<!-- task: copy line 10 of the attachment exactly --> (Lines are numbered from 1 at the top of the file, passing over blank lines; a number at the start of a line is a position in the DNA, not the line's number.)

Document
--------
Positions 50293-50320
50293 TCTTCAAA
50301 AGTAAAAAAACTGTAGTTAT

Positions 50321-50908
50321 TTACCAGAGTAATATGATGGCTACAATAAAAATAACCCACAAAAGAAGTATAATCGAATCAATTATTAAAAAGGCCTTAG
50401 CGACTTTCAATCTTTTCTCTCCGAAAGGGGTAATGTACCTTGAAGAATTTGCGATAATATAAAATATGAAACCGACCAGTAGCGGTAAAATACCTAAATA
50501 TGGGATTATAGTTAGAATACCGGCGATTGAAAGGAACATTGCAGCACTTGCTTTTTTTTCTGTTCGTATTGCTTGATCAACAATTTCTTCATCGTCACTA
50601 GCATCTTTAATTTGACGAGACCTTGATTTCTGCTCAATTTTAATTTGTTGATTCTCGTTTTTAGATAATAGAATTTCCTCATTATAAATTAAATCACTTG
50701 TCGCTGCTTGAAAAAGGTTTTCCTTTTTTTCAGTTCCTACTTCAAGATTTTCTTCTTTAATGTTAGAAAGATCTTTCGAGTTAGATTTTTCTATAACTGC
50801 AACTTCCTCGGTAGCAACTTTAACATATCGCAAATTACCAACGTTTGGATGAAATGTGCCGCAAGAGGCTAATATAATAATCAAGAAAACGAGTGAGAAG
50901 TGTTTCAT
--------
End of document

50801 AACTTCCTCGGTAGCAACTTTAACATATCGCAAATTACCAACGTTTGGATGAAATGTGCCGCAAGAGGCTAATATAATAATCAAGAAAACGAGTGAGAAG